“I feel sorry for the investor who has suffered the loss, but you are always advised when buying a property that it’s a risk.”

    He said there was high demand for small one and two-bedroom flats at the moment.

    “The problem is the mix of many schemes has insufficient one and two-beds apartments to satisfy the demands of planners.

    “This might be a salutary lesson to those seeking to direct the market that the market will direct itself.”

    Source: Liverpool Daily Post

  2. #2
    Cadfael
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    I told you I told you said Cadfael months ago.

    2008 will be great for the city and then people will sod off leaving empty flats that they can't shift for love nor money.

    2008 is all very well for Liverpool but what happens when the party stops, will the new peoples stay?

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    Senior Member SteH's Avatar
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    In 2004 the Beetham Tower was the top address, but now others such as the Unity, Beetham West and Alexandra tower have come along and the market is getting saturated. It doesnt have some of the most desirable residents either

    http://news.bbc.co.uk/1/low/england/...de/6501301.stm

    http://icliverpool.icnetwork.co.uk/l...0061-18988053/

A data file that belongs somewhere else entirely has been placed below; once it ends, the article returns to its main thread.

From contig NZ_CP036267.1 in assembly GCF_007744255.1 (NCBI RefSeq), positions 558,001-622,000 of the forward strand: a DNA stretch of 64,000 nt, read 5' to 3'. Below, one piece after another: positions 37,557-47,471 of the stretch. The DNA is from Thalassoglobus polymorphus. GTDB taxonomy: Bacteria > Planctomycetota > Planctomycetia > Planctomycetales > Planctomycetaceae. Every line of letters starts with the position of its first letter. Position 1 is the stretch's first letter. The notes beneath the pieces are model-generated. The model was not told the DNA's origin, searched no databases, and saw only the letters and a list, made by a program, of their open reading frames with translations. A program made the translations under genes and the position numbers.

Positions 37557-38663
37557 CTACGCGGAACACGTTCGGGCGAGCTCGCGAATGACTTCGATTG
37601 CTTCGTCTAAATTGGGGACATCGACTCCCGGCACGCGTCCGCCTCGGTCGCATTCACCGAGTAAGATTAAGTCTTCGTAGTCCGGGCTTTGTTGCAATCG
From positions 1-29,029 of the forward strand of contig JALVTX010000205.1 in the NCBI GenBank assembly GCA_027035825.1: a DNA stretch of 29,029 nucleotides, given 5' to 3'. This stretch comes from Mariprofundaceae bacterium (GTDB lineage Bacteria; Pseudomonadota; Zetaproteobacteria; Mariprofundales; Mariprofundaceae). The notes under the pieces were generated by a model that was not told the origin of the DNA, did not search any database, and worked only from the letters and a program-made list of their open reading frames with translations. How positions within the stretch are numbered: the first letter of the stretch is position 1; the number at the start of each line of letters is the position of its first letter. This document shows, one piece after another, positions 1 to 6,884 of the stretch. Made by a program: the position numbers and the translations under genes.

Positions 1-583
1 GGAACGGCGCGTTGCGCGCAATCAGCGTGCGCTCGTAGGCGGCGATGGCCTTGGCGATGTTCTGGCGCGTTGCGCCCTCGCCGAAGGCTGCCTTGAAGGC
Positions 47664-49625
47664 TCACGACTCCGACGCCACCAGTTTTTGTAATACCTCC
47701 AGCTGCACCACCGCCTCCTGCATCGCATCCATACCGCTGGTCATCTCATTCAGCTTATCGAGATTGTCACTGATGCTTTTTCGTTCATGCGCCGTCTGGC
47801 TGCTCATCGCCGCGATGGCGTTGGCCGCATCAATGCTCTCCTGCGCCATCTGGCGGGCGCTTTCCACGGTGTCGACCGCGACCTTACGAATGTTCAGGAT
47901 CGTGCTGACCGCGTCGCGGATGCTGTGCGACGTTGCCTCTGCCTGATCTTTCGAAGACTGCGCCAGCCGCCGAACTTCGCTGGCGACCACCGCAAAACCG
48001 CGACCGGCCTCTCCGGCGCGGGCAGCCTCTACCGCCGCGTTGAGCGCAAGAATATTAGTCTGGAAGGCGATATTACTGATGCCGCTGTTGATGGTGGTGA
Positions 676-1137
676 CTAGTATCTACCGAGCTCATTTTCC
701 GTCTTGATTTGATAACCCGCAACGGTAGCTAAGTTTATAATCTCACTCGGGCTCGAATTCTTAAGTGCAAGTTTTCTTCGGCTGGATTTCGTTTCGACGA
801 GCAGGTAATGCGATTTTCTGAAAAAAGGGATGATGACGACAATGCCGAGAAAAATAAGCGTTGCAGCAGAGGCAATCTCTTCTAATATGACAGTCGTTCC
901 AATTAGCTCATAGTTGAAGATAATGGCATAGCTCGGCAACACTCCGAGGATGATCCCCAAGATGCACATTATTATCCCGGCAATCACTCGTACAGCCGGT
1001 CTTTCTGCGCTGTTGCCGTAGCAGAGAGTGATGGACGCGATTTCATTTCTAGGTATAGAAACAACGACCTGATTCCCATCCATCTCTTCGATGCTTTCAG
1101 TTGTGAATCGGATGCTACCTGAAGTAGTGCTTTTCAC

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    Senior Member jon_hall's Avatar
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    Jesus christ, one flat which didn't sell and was a repossesion and it's all tabloid type headlines.

    Bet people wish they could have got the flat at auction.

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    Senior Member HollyBlack's Avatar
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    Quote Originally Posted by Howie View Post
    ... James Kersh, from Merseyside’s Sutton Kersh estate agency, said: “The value of a two-bedroom apartment is typically around £140,000. This sale is not indicative of the market, but it shows there has never been a better time to buy. ...
    I wonder what date was the most recent time this estate agent said "This is really not a good time to buy property".

    Evidently he might have said that to good effect three years ago, but I bet he did not!

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    Senior Member Waterways's Avatar
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    People will flock to buy now thinking all flats will be circa £100k. Sure they will be!!!!! Then the prices will rise with interest.
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    banks are going to reduce the price of lending too
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    Senior Member Waterways's Avatar
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    .......and this house price crash I have heard will happen every few months for the last 10 years will not happen. There is an idiot who has been running a web web site called housepricecrash for about 10 years saying there is a crash imminent - for 10 years.

    In fact a slow lowering of prices over a long period is very good thing as property is far too expensive. See why houses are too expensive:
    Why house prices are too high. Click here

    Those TV finance progs are irritating - ever heard them not be talking doom and gloom. Good news does not improve viewing figures.
    Last edited by Waterways; 12-09-2007 at 10:06 AM.
    The new Amsterdam at Liverpool?